Last year in just 156.1 innings, he walked a pretty high 36 batters. In fact, this was the highest number of walks given out in his three-year career with the Phils. Since 2002, Halladay has only walked over 40 batters twice, an incredible feat for someone who regularly pitches over 200 innings a season.
Again, going off the thinking that Halladay will be healthy in 2013, do not expect his walk total to exceed 40 next year either. More than win-loss, however, the health of his arm and his back are really the biggest factors in determining how on target his control is.
As a result, I am going to chalk his walk total up to the injury. With that taken care of, he'll be back to his old self when it comes to bases on balls.
Strikeouts: Halladay has never really been considered a power pitcher over the course of his career, which is surprising considering his success. Halladay pitches to contact and lets batters get themselves out. He does throw strikeouts when needed, however, and has a great out pitch in his curveball.
That said, Halladay, who is never satisfied with how he pitches, managed to improve his strikeouts in the past five years. With the exception of last season, Halladay topped the 200-strikeout plateau each season, marking the only seasons besides 2003 in which he managed this feat.
With little margin to spare, I predict Halladay's strikeouts will fall somewhere between 185 and 215 next year, with a guess that the number lands exactly at the 200 mark. Again, however, this all depends on his health. With the expectation that Halladay's injury was not the sign of a failing body, I think 200 strikeouts is not only possible but probable in 2013.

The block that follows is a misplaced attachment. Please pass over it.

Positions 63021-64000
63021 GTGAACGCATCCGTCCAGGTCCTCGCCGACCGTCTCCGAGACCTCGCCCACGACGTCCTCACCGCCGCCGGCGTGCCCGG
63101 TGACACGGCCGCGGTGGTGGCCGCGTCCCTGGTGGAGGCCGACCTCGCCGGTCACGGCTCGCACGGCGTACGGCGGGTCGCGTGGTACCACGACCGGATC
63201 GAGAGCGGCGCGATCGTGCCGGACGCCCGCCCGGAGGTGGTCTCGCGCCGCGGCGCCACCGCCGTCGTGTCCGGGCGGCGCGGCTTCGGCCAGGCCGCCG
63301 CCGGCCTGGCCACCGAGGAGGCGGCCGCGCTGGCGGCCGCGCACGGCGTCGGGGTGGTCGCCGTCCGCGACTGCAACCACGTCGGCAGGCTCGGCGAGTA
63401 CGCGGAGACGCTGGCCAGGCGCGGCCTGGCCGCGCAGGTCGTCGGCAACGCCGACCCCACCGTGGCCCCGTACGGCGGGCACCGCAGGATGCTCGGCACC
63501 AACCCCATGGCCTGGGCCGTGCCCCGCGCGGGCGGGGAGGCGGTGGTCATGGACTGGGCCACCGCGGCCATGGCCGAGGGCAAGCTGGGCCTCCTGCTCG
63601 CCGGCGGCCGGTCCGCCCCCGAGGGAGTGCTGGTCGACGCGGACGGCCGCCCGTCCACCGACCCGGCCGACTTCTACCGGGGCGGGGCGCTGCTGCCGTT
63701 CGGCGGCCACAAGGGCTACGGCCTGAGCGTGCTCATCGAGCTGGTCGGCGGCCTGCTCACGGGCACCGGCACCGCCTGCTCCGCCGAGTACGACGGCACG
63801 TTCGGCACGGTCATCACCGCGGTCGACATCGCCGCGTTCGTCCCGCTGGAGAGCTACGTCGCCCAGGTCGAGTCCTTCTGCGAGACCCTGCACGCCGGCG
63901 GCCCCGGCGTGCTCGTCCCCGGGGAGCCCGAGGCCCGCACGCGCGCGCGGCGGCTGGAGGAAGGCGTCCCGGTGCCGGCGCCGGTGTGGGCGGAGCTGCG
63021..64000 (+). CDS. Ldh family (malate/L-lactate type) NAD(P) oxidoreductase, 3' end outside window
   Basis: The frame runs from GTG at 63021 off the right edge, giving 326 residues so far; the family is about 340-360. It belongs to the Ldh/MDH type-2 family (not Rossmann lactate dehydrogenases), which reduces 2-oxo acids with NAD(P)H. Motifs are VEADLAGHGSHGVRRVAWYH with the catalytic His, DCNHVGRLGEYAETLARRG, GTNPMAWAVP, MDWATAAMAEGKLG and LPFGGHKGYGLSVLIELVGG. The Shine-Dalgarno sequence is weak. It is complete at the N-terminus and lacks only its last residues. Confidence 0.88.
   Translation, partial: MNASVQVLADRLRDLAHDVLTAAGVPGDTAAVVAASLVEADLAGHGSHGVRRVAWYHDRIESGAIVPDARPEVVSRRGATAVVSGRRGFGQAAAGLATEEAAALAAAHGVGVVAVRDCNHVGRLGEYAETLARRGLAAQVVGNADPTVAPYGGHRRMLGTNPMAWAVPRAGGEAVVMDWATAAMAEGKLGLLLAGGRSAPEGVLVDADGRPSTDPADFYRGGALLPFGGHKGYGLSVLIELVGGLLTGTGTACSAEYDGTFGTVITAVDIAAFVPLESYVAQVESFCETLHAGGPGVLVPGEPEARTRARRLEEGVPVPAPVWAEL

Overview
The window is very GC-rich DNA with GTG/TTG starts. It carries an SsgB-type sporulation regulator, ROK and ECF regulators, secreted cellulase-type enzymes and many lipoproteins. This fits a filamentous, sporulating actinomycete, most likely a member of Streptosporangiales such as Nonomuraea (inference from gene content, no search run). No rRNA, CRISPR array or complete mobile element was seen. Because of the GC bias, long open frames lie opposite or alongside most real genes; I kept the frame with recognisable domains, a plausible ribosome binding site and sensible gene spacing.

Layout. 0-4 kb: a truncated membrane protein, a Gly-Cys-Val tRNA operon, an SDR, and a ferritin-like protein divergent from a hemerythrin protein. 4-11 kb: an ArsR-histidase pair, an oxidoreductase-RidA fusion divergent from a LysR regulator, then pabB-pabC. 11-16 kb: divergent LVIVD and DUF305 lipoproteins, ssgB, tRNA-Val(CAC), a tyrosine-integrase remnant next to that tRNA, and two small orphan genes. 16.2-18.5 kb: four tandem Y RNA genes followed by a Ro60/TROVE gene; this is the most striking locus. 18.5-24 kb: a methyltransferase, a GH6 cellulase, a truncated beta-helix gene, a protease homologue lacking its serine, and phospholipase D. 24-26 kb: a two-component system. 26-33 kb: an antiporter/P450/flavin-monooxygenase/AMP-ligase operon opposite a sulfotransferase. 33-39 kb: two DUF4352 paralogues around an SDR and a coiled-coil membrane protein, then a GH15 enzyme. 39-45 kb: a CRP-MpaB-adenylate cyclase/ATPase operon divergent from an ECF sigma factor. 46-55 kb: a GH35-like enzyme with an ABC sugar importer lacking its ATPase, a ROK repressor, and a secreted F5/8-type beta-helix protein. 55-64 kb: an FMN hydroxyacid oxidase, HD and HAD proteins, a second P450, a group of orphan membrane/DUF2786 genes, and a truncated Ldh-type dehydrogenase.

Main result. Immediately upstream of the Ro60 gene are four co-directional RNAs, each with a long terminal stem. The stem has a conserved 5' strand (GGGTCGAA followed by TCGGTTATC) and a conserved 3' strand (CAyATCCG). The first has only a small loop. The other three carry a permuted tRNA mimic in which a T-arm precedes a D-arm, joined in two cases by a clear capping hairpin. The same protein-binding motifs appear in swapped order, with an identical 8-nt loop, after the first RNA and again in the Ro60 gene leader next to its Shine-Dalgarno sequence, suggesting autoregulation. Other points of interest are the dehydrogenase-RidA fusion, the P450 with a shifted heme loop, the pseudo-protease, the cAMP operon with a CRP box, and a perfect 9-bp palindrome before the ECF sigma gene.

ERA/WHIP (2.68 ERA, 1.10 WHIP)
When Halladay is at his best, he is doing multiple things well. The first of which is pitching to contact and minimizing mistakes. The second of which is limiting the amount of runners on base from scoring.
With the exception of last season, Halladay, who has pitched at his best as of recently, has had an ERA of under three in each of the last four seasons. In his Cy Young-winning season, his ERA was a fantastic 2.44, bested only by the 2.35 he posted the following season.
If Halladay's April stats from 2012 are to be taken for anything, it can realistically be expected that his ERA would have been right around the marks he has posted the past two seasons while in the National League. In fact, in 37 innings over the course of five starts, Halladay gave up just eight earned runs and, most importantly, zero home runs.
Halladay has been pretty consistent since 2002 in terms of the amount of hits he gives up in a season. He has given up approximately less than 15 to 20 hits per inning pitched in most of his last 11 seasons. Only twice has he given up more hits than innings pitched.
Going along with his low walk total, Halladay has for the most part had a very solid WHIP. Expect that to say the same next year. He should give up about 215 hits, and I expect that he will pitch around 220 to 230 innings.
For this reason, his WHIP should sit at around 1.10.
2013 Predicted Stat Line: 18 W, 10 L, 38 BB, 200 SO, 2.68 ERA, 1.10 WHIP
So while Halladay may not be a Cy Young contender in 2013, and while he may not even be the best pitcher on the Phillies staff (bonus prediction: Cole Hamels will win 20 games in 2013), I have no reason to think that Halladay won't be among one of the best pitchers in the National League.
Yes he is 35, and yes he has logged a considerable amount of innings, but at the same time, the injury is really the first he has had of that variety and in my opinion is a fluke. If Halladay had previous injury issues, then yes, one should be suspicious. That isn't the case, however.
Even if he is slowing down and age and wear and tear will soon factor in, this is likely Halladay's last season in a Phillies uniform. For this reason, expect him to perform at a high level and maybe, just maybe, put the Phils in a position to once again make the playoffs.
Like the new article format? Send us feedback!